Statistics (STAT)

STAT 3379. Statistical Methods in Practice. 3 Hours.

Students study organization and presentation of data; measures of central tendency, dispersion, and position; probability distributions for discrete and continuous random variables, sampling techniques, parameter estimation, and hypothesis testing. Emphasis is given to the use of statistical packages. Also offered as MATH 3379. Course Equivalents: MATH 3379
Prerequisite: Three (3) semester hours of college mathematics.

STAT 3380. Statistical Design and Analysis of Experiments. 3 Hours.

Students study sampling designs and hypothesis testing in analysis of variance, analysis of covariance, and regression analysis. Design characteristics, model diagnostics, and hypothesis testing are emphasized and work is required on real data. The MINITAB and SAS statistics packages are applied. Normally offered in the Spring semester.
Prerequisite: STAT 3379 or MATH 3379.

STAT 3381. Sample Survey Methods. 3 Hours.

Students study the principles needed in planning and conducting sample surveys. Topics may include random, stratified, systematic, and cluster sampling methods as well as sub sampling techniques.
Prerequisite: STAT 3379 or MATH 3379.

STAT 3382. Introduction to Statistical Computing. 3 Hours.

Students examine introductory topics in statistical computing and learn to use various software products related to statistical computing, such as the SAS, SPSS, and R statistical packages. Students also write code to perform calculations.
Prerequisite: STAT 3379.

STAT 3385. Statistical Methods for Data Science. 3 Hours.

Students examine data science methods, techniques, and applications. Topics include data cleansing and manipulation, visualization, and summarization. Additionally, students will explore programming and computing software such as Python and R.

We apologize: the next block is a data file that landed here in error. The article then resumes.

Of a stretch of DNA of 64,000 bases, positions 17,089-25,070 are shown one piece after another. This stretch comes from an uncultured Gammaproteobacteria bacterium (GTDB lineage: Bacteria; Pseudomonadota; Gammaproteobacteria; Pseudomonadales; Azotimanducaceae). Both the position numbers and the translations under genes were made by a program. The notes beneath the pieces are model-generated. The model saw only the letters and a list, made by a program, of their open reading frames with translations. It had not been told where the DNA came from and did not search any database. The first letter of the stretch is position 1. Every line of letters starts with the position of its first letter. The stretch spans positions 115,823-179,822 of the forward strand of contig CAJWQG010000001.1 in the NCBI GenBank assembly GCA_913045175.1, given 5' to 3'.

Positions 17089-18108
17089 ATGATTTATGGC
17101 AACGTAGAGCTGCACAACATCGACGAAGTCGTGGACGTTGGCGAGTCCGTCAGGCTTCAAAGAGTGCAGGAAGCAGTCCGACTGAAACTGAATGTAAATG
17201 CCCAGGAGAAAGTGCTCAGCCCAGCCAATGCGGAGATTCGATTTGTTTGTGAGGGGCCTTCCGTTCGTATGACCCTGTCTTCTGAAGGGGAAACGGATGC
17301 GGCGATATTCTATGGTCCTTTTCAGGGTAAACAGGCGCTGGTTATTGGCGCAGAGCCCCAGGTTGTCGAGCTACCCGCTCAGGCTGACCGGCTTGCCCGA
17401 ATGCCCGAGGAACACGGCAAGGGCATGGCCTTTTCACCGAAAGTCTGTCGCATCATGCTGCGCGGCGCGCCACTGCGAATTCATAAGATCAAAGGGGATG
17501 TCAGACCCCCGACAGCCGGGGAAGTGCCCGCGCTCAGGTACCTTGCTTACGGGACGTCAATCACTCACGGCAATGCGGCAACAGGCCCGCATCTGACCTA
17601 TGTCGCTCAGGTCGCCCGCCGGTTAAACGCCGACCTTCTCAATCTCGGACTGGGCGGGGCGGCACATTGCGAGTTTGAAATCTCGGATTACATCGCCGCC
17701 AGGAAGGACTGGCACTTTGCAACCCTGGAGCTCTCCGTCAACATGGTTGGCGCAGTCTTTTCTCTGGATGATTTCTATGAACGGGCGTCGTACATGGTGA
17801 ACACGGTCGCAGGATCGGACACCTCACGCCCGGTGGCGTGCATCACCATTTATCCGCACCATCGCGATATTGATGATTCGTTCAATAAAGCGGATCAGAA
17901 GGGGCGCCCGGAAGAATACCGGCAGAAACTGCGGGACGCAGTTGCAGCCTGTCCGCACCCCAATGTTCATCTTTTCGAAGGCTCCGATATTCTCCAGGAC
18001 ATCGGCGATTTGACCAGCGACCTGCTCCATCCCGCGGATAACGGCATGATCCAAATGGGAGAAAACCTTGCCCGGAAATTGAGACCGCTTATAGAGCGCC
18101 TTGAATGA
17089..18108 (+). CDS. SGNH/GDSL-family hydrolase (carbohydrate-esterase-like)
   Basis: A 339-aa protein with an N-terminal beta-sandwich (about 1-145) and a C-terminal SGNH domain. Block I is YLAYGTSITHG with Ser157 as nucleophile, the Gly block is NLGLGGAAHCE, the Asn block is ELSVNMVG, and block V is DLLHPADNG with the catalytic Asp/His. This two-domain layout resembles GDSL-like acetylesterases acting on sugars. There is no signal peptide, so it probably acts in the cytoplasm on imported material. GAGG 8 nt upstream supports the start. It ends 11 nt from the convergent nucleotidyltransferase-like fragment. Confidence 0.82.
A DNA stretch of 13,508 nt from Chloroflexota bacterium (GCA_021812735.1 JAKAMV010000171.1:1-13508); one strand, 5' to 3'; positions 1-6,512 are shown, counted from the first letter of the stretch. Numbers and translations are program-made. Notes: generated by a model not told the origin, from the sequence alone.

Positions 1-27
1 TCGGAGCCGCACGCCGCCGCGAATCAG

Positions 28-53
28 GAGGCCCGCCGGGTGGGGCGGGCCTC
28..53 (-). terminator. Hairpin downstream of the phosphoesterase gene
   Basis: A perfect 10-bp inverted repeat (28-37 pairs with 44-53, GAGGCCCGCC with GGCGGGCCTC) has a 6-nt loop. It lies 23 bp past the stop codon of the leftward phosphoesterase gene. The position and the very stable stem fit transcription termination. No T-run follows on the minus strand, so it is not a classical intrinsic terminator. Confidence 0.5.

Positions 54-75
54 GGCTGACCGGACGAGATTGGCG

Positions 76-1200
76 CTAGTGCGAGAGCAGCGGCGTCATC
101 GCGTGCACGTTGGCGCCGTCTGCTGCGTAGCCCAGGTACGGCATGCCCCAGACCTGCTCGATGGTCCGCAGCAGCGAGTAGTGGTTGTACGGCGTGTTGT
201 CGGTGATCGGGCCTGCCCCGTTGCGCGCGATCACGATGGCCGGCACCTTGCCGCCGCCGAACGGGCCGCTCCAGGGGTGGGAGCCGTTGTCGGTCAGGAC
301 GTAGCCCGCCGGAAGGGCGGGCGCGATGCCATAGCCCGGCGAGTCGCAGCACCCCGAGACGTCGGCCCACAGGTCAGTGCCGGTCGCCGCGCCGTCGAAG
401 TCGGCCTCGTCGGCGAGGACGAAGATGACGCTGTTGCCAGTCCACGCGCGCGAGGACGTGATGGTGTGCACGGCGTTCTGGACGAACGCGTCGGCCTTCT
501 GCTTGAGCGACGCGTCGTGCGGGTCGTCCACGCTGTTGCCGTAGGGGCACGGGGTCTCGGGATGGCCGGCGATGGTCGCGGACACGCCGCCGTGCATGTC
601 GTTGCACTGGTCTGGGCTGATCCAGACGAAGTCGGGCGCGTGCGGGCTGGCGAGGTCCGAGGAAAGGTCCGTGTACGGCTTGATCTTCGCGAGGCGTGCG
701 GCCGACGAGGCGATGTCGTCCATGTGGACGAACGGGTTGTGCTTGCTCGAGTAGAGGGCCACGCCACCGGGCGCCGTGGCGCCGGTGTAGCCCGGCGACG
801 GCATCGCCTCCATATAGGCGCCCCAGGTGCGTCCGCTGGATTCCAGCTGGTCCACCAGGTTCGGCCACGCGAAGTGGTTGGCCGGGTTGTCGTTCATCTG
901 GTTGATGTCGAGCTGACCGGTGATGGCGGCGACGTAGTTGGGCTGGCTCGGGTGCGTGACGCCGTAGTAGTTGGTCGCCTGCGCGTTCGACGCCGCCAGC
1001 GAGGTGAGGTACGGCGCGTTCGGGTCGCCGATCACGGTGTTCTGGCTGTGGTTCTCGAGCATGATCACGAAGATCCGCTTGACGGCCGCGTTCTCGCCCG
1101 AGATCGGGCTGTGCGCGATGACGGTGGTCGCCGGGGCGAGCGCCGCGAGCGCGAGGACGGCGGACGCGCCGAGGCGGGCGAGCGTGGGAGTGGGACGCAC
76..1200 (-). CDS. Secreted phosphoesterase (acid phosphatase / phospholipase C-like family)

Prerequisite: MATH/STAT 3379.

STAT 3390. Probability and Statistics for Sciences. 3 Hours.

Students study the fundamentals of probability, random variables and their probability distributions, and expected values. Topics include Student t-, F-, and Chi-Square distributions, the confidence interval; hypothesis testing; regression analysis, and ANOVA.
Prerequisite: MATH 1420.

STAT 4090. Independent Study. 1-3 Hours.

This course is designed for advanced students to engage in independent study of an area of interest in statistics under the close guidance of a faculty mentor. Prerequisite: Consent of instructor. Variable credit (1 to 3).
Prerequisite: Consent of instructor.

STAT 4370. Special Topics in Statistics. 3 Hours.

This course is designed to accommodate independent study and research with content determined by mutual agreement of student and supervisor. However, it may also be taught as a special organized class when there is sufficient student interest in a particular project. Such topics as survival analysis, modeling and analysis, categorical data analysis, biostatistics, Monte-Carlo techniques, and bootstrapping may be included. This course may be taken for Academic Distinction credit. (See Academic Distinction Program in this catalog.) May be repeated for credit.